Some frustrating feedings are very normal at this point. You might want to try swaddling baby so that she can't push the breast with her little hands, and you also may want to try to latch her on before she's really hungry. Hungry babies get frantic and become difficult to latch. If you miss that "I'm hungry but not yet frantic" window, and baby is squalling and thrashing, try offering her your pinky finger to suck, with nail held down towards her tongue instead of up towards the delicate flesh of the palate. A few seconds of sucking on your finger might calm her and remind her that sucking is the solution to her distress.

    Coughing during feeding is baby's way of protecting her airway, and it's a good thing when baby is able to do that. Swallowing and eating require a very complex series of muscle movements, and young babies are often a little uncoordinated in this department. But they get better at it! Often what is going on is that a young, small baby is struggling with a rapid milk flow. It can be like drinking from a firehose- the milk lets down and WHOOOOSHHHH! This is another problem that will improve with time, as your baby gets better able to control milk flow and your milk supply adjusts so that it's meeting baby's needs pretty exactly, ith out a lot left over to cause rapid letdowns.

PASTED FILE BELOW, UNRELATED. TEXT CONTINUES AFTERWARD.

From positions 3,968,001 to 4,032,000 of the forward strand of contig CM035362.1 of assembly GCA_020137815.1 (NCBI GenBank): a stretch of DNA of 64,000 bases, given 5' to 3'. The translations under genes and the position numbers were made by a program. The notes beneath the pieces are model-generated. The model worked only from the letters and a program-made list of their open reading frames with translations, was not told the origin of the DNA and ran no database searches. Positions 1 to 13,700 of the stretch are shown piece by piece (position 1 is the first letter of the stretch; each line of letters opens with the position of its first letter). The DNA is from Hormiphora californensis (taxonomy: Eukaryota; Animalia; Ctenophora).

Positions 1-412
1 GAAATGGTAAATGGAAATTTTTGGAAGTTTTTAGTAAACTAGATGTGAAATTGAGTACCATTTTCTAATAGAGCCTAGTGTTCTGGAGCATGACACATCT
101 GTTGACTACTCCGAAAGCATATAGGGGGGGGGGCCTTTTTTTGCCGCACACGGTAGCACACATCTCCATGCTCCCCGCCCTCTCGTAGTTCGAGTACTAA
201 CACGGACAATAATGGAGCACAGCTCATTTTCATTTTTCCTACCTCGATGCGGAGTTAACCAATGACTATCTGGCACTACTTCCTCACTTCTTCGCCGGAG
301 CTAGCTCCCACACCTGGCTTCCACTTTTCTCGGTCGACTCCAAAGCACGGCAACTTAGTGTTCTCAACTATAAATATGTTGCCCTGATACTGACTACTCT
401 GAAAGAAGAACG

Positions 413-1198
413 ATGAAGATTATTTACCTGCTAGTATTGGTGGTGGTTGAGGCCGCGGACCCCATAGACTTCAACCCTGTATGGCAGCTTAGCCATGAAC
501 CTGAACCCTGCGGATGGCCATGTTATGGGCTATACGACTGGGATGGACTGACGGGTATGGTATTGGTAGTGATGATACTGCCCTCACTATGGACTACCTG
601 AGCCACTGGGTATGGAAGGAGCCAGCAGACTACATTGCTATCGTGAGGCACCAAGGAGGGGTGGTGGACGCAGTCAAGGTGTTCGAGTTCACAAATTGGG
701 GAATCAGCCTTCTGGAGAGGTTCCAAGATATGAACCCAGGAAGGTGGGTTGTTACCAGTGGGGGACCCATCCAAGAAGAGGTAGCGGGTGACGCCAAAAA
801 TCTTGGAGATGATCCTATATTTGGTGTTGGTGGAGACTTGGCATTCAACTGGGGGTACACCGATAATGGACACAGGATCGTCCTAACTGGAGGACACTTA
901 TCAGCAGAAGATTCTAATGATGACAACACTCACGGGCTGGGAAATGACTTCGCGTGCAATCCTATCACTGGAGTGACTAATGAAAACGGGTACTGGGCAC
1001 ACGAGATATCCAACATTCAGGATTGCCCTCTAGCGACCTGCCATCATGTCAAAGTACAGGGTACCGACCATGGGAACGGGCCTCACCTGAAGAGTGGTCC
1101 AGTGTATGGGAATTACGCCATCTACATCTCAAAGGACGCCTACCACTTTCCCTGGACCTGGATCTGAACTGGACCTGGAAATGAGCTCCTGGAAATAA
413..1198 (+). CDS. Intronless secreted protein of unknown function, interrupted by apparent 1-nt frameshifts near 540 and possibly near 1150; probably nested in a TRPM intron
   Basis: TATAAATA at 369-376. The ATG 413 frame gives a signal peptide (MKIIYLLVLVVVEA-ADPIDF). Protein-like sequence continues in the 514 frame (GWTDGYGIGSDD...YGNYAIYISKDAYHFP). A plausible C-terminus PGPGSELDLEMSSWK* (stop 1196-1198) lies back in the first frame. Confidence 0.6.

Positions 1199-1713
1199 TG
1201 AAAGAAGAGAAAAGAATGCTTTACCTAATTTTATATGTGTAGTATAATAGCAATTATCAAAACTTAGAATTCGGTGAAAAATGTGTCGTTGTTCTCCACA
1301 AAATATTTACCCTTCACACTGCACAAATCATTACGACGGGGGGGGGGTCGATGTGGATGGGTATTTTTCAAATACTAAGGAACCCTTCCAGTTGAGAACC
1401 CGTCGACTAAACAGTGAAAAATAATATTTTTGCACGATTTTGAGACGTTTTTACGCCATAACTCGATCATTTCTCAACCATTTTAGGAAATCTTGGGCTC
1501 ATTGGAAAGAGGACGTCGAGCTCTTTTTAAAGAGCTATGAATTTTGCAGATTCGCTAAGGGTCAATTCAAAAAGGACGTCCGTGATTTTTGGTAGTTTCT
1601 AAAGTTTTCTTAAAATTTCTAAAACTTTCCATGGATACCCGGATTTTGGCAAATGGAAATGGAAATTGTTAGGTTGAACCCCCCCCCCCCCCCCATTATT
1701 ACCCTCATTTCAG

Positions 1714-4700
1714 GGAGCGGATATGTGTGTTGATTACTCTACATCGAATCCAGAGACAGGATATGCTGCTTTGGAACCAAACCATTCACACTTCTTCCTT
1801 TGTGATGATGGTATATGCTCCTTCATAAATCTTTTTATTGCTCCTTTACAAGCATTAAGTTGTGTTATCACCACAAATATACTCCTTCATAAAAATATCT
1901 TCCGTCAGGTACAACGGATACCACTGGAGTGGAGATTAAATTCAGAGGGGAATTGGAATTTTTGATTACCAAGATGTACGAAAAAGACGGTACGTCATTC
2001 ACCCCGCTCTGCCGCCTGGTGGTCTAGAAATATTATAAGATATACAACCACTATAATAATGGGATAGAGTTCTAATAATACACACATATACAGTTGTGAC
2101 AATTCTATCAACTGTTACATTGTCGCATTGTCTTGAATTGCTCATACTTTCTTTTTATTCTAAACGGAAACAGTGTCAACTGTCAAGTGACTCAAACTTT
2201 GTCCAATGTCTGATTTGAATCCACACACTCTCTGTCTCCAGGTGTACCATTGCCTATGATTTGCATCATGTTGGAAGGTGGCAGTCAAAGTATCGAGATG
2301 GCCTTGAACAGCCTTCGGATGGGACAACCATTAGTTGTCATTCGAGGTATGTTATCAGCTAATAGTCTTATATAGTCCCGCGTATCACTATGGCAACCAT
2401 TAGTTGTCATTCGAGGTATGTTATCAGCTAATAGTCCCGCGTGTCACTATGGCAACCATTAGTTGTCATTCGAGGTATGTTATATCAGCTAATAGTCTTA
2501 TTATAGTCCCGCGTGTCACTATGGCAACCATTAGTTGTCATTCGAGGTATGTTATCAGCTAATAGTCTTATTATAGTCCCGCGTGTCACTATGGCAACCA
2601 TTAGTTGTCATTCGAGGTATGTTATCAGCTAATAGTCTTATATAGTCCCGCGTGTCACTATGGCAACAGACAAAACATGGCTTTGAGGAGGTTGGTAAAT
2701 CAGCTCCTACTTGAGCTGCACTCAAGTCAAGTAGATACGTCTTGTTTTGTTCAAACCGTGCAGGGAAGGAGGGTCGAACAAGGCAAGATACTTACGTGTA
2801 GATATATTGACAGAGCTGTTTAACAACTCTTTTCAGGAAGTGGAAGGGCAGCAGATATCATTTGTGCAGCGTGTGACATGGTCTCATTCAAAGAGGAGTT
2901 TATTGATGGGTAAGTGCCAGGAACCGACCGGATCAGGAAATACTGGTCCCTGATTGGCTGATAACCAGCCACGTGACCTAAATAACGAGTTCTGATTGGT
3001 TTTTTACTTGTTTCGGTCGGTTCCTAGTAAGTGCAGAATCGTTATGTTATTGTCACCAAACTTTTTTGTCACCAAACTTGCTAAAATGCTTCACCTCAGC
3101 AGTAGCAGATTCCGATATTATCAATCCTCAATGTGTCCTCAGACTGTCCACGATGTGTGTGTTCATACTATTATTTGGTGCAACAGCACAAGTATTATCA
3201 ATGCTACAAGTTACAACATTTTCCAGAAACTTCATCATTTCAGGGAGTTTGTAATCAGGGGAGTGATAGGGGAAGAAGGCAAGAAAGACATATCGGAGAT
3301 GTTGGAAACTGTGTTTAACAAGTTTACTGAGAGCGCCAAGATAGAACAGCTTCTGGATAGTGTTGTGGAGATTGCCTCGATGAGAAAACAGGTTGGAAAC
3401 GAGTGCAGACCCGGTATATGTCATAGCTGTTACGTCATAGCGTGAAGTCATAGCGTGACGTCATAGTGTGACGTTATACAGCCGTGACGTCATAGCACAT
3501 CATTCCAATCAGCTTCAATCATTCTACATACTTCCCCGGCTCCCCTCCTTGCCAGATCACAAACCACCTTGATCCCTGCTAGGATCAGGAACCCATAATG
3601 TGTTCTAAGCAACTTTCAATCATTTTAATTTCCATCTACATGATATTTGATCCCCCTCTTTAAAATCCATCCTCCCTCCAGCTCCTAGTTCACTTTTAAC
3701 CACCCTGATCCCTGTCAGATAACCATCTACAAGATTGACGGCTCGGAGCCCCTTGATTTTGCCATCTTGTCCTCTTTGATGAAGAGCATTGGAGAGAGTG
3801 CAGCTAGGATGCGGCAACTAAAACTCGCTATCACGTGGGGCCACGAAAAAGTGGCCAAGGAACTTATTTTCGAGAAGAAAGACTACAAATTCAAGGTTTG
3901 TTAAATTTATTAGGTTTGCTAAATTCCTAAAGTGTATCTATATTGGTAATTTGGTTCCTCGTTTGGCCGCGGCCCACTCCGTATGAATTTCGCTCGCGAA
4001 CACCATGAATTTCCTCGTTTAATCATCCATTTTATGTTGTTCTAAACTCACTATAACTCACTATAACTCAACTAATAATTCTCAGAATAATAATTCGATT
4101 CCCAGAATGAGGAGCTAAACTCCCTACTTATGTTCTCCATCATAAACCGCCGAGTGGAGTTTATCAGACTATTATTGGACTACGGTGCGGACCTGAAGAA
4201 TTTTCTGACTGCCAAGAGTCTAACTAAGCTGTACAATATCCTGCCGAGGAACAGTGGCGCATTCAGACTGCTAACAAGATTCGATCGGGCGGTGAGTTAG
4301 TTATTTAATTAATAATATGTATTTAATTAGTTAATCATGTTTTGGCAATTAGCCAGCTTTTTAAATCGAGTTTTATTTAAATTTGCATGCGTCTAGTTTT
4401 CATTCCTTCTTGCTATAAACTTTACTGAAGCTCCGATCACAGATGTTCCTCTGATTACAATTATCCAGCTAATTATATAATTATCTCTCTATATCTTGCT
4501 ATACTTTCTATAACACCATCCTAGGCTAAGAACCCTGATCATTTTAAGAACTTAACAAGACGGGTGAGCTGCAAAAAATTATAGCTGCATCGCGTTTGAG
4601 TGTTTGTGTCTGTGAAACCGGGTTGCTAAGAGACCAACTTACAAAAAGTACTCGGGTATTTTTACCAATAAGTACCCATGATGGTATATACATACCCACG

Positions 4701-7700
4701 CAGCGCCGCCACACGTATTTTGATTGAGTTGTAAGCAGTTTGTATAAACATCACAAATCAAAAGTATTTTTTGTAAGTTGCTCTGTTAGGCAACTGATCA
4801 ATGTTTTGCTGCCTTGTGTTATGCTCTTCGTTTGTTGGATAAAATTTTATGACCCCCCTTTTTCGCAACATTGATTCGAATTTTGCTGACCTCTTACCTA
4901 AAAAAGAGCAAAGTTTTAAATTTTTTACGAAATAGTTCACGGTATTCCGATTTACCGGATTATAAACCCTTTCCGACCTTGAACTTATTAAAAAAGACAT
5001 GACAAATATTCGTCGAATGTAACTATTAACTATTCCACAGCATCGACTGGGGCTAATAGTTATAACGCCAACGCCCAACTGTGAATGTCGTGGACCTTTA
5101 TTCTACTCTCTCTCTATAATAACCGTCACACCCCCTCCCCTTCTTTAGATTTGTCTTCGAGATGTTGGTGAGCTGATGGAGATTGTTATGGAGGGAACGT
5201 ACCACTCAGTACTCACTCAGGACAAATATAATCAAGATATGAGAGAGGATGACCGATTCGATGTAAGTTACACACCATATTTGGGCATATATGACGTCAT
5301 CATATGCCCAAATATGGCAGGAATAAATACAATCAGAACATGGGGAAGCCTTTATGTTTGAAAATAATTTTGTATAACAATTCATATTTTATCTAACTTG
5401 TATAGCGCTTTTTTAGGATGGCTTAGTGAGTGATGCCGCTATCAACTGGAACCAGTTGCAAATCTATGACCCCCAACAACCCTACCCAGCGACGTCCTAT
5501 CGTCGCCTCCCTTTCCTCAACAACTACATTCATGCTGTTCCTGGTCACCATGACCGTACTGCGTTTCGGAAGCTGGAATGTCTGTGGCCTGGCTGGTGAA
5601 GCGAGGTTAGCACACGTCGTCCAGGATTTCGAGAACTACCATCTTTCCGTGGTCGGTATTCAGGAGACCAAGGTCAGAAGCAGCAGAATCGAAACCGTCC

The two things I'd really like you to do are one, to think about seeing a lactation consultant, preferably an IBCLC, for help with your latch, and two, to experiment with nursing without the shield from time to time. Eventually you're going to want to wean from that thing!
    Coolest thing my big girl said recently: "How can you tell the world is moving when you are standing on it?"
    Coolest thing my little girl sang recently: "I love dat one-two pupples!"

  3. #3
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    Default Re: Scared new mother needs some reassurance...

    Thank you so much for the reply! I feel so much better knowing that she is still getting what she needs. I would love to stop using the shield but without it, there is no latch and then there is no lunch for her, this leaves her crying and upset and it breaks my heart, it is also so painful without the shield, I think my nipple is rather large for her tiny mouth, that and I just don't seem to ever get the right latch no matter how many times I take her off and reposition. When I look down as she is feeding, I see her pretty much just sucking on the nipple itself, not the nipple and part of the areola as suggested by most people. I feel like a failure in the beastfeeding department.